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Planning Commission
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Zoning Review

The Planning Commission has jurisdiction, under Section 239-m (Article 12-B) of New York State General Municipal Law, and Article XVI, Sections 1606-1608 of Nassau County Law, to review zoning actions referred by local governments. The purpose of the Commission's review is to provide input on actions that may have an impact across municipal boundaries, or that may be of area-wide significance and therefore require coordination among municipalities. The Commission is also concerned with those actions that will have a direct impact on County and State facilities.

Commonly asked questions about zoning in Nassau County are presented and answered below.

What is zoning?
Zoning can be defined generally as the division of a municipality’s land into districts, and the establishment of regulations controlling the use, bulk and intensity of what may be placed on the land within each district. Restrictions are generally placed on: height, number of stories, and size of buildings and other structures, the percentage of lot that may be occupied, the size of yards, courts, and other open spaces, the density of population, parking, and the location and use of buildings, structures and land for trade, industry, residence or other purposes.

What is the Planning Commission’s role in the zoning process?
As mentioned above, any city, town, or village located in Nassau County must, before taking final action on specific proposed zoning changes (explained below), refer the proposed change to the Planning Commission for review. The Commission reviews non-residential projects and substantial residential subdivisions. The Planning Commission then makes a recommendation to the referring body on how to proceed.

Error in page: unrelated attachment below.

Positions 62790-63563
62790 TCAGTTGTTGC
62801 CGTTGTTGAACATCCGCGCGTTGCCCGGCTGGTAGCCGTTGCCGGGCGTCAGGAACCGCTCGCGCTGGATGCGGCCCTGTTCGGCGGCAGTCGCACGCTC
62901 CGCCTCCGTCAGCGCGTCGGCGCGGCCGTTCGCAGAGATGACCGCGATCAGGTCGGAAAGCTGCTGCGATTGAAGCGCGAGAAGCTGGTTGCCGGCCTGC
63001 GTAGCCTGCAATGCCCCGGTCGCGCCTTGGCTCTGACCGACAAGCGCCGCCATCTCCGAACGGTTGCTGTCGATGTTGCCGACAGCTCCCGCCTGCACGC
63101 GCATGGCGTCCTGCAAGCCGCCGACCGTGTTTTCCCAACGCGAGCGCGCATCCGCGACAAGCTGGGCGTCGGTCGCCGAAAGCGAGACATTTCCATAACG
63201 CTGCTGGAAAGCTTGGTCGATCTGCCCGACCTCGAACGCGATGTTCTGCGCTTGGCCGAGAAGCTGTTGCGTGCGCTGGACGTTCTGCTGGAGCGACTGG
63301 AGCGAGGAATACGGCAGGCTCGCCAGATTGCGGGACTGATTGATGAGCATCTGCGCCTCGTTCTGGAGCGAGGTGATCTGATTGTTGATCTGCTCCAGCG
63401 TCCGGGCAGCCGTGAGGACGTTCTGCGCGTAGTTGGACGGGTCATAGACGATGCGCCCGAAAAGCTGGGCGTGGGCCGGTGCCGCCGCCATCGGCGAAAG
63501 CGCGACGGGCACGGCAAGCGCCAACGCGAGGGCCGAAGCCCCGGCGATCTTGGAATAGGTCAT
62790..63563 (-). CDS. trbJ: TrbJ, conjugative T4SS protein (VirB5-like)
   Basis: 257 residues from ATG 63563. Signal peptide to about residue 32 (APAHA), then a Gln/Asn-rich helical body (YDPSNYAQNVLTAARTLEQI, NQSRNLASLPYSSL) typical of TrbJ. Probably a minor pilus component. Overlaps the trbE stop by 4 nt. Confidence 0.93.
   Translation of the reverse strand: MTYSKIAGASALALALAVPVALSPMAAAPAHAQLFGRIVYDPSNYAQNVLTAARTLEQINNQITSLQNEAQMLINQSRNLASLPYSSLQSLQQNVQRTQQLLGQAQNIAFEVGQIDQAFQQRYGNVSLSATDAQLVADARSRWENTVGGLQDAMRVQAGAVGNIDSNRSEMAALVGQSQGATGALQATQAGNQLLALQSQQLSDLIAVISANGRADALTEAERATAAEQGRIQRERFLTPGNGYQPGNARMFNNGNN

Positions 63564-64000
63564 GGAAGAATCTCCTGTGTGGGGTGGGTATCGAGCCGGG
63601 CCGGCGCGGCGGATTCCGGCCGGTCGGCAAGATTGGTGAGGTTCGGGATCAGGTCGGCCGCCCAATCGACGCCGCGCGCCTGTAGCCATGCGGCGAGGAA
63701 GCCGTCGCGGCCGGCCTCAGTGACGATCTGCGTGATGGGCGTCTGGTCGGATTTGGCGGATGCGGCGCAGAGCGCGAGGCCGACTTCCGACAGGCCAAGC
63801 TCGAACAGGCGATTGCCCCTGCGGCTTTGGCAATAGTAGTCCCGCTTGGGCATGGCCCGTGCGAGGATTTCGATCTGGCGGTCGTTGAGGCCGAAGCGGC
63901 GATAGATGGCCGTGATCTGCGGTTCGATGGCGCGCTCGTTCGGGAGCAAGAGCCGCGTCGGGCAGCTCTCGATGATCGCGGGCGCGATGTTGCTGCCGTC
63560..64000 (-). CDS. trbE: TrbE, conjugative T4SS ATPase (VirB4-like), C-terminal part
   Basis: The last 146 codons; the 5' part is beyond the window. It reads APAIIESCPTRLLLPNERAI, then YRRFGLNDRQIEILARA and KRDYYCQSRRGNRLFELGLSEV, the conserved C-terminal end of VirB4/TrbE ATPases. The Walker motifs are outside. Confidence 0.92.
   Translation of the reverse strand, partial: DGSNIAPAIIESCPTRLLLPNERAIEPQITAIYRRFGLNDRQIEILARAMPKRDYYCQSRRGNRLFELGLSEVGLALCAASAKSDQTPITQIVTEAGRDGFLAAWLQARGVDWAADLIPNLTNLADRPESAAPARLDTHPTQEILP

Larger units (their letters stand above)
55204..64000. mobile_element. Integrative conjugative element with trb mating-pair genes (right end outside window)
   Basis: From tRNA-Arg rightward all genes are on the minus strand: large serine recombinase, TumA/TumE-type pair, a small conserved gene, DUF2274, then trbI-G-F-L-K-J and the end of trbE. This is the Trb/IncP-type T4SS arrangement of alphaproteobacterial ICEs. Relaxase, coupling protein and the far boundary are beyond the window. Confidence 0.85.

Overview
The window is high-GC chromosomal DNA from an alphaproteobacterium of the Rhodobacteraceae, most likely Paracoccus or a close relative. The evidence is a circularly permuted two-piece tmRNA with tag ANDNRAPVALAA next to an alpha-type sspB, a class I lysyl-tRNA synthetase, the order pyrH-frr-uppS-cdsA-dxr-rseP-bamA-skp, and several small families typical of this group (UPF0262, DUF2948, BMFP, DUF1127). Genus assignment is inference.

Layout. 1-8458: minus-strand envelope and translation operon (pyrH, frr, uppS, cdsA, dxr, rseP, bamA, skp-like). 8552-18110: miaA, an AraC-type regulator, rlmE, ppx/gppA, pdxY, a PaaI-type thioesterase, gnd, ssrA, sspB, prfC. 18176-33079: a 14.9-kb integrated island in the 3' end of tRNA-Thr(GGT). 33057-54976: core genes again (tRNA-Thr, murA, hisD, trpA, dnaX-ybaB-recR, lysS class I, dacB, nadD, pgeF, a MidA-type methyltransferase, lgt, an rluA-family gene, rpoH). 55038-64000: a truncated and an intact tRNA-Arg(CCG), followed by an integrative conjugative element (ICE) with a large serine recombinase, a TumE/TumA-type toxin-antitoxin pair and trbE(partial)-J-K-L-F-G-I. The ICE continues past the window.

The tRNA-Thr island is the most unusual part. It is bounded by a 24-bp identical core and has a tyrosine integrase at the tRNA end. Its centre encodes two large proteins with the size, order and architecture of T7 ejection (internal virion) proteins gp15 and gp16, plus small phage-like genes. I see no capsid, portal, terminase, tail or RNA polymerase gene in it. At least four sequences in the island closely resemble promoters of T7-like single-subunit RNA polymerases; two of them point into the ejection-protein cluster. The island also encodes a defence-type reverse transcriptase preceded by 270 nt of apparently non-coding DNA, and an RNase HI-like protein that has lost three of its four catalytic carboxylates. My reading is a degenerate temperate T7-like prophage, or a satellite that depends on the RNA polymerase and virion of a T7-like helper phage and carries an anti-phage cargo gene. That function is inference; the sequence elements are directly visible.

Which zoning matters referred to the Planning Commission?
All actions proposed for sites within 500 feet of County or State roads and/or rights-of-way, parks, and other facilities, municipal boundaries or County drainage channels are subject to referral requirements and must be reviewed by the Planning Commission.

What are examples of zoning matters referred to the Planning Commission?
Examples of actions referred to the Planning Commission are:

  • Adoption or amendment of a comprehensive plan
  • Adoption or amendment of a zoning ordinance or local law
  • Zoning map amendment (change of zone)
  • Issuance of special use permits
  • Approval of site plans
  • Granting of use or area variances
  • Other authorizations which a referring body may issue under the provisions of any zoning ordinance or local law

What type of recommendation does the Planning Commission make?
Once the Commission has reviewed a proposed action, it will draw one of four conclusions:

  • The referring body should require modifications to the action before approving it (through resolution)
  • The referring body should disapprove the action (through resolution)
  • The Commission leaves the matter entirely up to the referring agency (local determination) as such action is deemed acceptable by the Commission (through resolution)

How does the Planning Commission make a recommendation?
In making a recommendation, the Commission considers a variety of factors, including compatibility of land uses, traffic generation, aesthetics and impacts on surrounding communities.

How soon does the Planning Commission issue recommendations?
The Planning Commission is required to issue its recommendations within 30 days of receipt of an application from the referring municipality.

Can the referring body rule against the Planning Commission’s recommendation?
Yes. However, if the Commission recommends denial or modification of an application, the municipality must have a supermajority vote (majority plus one) to approve it.